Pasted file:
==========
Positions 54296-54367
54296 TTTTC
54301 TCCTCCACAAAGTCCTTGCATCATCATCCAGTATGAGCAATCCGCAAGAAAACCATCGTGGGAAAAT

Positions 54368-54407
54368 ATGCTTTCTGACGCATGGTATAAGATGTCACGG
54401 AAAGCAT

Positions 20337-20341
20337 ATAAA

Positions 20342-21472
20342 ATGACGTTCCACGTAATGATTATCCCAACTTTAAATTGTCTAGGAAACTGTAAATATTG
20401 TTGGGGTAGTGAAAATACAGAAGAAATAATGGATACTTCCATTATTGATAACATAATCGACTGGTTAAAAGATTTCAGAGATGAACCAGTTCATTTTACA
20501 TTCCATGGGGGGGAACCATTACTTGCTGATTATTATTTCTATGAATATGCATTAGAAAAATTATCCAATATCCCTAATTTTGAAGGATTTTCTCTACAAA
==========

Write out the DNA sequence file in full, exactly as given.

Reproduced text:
Positions 54296-54367
54296 TTTTC
54301 TCCTCCACAAAGTCCTTGCATCATCATCCAGTATGAGCAATCCGCAAGAAAACCATCGTGGGAAAAT

Positions 54368-54407
54368 ATGCTTTCTGACGCATGGTATAAGATGTCACGG
54401 AAAGCAT

Positions 20337-20341
20337 ATAAA

Positions 20342-21472
20342 ATGACGTTCCACGTAATGATTATCCCAACTTTAAATTGTCTAGGAAACTGTAAATATTG
20401 TTGGGGTAGTGAAAATACAGAAGAAATAATGGATACTTCCATTATTGATAACATAATCGACTGGTTAAAAGATTTCAGAGATGAACCAGTTCATTTTACA
20501 TTCCATGGGGGGGAACCATTACTTGCTGATTATTATTTCTATGAATATGCATTAGAAAAATTATCCAATATCCCTAATTTTGAAGGATTTTCTCTACAAA